Laurie Wilder, Parker Executive Search Representative. Photo by Michelle Friswell.

Laurie Wilder, Parker Executive Search Representative. Photo by Michelle Friswell.

Laurie Wilder, the executive vice president and managing director for the company, outlined the strategy of the search at the first committee meeting which included advertising, contacting potential candidates already employed at other institutions and bringing the best candidates to FAU for tours of the campus and evaluations.

“We believe in a very proactive approach,” Wilder said.

Parker Executive Search, as part of its contract with FAU, cannot receive more than $90,000 as payment. While Parker will locate the candidates for the presidential search, its involvement begins and ends with the candidates. It does not have a say in the actual selection process.

“My job is to aggressively recruit, facilitate and advise,” Wilder said, regarding the company’s level of involvement in the search, “but we do not have a vote in this process.”

Parker Executive Search was selected to conduct the search during the August BOT meeting after the Board grew dissatisfied with the previous search company R. William Funk & Associates.

“I don’t think we should go with the same company that gave us losers,” Trustee Jeffrey Feingold said.

Parker was selected as part of a “clean slate” that Trustee David Feder spoke about. Parker was previously implicated in controversies surrounding selecting candidates for positions at Rutgers University.

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<<Two Students, One President>>

Senior communications major Andrew "AJ" Einbinder, Search Committee student representative; and Ronald Nyhan, Faculty Senate President. Photo by Michelle Friswell.

Senior communications major Andrew “AJ” Einbinder, Search Committee student representative; and Ronald Nyhan, Faculty Senate President. Photo by Michelle Friswell.

Andrew “AJ” Einbinder, a senior communications major, is the sole student sitting on the FAU Presidential Search Committee. The UP asked Einbinder how he was chosen:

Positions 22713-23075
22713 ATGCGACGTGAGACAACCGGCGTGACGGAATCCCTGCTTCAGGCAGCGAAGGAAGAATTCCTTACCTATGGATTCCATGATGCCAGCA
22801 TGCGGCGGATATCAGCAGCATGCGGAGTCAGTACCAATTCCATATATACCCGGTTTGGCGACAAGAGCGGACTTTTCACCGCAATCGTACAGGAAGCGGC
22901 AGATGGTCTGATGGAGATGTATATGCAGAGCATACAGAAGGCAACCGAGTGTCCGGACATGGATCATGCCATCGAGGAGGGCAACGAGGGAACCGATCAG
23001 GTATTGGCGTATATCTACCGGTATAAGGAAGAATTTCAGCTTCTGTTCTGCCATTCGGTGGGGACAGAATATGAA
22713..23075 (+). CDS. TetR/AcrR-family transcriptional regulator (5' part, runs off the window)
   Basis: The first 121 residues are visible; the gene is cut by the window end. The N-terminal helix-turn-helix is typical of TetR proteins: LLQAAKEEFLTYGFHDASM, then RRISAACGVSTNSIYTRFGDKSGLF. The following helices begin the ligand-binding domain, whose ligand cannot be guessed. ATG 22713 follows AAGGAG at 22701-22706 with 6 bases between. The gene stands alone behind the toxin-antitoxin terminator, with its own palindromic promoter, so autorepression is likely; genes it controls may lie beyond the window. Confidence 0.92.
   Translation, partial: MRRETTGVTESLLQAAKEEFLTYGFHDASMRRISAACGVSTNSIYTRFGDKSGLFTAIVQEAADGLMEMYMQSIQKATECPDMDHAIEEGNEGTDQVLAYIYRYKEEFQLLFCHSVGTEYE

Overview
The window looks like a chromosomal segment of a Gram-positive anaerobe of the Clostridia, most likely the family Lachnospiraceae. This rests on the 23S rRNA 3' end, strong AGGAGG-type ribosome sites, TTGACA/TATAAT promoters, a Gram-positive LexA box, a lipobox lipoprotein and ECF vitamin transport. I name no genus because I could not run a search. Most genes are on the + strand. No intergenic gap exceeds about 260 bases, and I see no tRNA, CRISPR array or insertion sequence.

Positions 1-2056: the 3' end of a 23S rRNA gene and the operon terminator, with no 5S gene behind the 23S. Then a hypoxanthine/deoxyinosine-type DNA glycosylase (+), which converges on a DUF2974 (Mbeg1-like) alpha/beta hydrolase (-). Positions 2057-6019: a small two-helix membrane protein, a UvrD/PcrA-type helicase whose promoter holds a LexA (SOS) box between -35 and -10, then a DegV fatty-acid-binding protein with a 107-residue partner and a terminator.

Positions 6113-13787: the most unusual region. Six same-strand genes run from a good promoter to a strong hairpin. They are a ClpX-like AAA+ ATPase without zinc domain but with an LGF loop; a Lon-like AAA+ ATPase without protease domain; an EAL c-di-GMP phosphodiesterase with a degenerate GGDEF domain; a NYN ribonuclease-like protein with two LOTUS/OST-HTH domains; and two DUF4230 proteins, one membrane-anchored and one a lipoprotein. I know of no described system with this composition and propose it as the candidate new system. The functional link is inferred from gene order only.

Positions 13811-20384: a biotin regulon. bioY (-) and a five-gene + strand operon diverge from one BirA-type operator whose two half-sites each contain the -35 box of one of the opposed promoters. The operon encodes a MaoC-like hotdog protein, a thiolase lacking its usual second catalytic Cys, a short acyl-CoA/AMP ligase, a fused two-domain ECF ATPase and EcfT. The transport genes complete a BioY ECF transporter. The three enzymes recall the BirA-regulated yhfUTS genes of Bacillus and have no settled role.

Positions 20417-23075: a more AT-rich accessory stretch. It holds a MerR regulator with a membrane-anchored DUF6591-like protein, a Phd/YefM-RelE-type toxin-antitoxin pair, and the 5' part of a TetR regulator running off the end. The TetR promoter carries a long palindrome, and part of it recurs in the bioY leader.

“I was asked by BOT Chair Anthony Barbar,” Einbinder said of the decision made about a month ago. That was after Einbinder was recommended by the Senior Vice President of Student Affairs Charles Brown.

“I would like this person to be friendly, creative, approachable, honest, committed,” Einbinder said of his ideal seventh president. “The ability to inspire the university and unlock its growing potential.”

He was satisfied with the first meeting and believes the other search committee members are all looking for the same things.

“It explained everything perfectly. Everyone on the committee explained what they are looking for and while it was phrased differently by each member we are all on the same foot and understand what we are looking for, which is what is most important,” he said. “So it is because we have this direction and are on the same foot that we will be able to move forward… This will be a great experience in finding a new leader for our university.”

Peter Amirato, the Student Body President who sits on the BOT and will approve the next president’s contract, explained why he is not sitting on the search committee.

“I’m not on the presidential search committee because we thought it would be best to get two students’ voices instead of one,” Amirato said. “I already get to vote at the Board level, and it doesn’t hurt to diversify the opinion a little more.”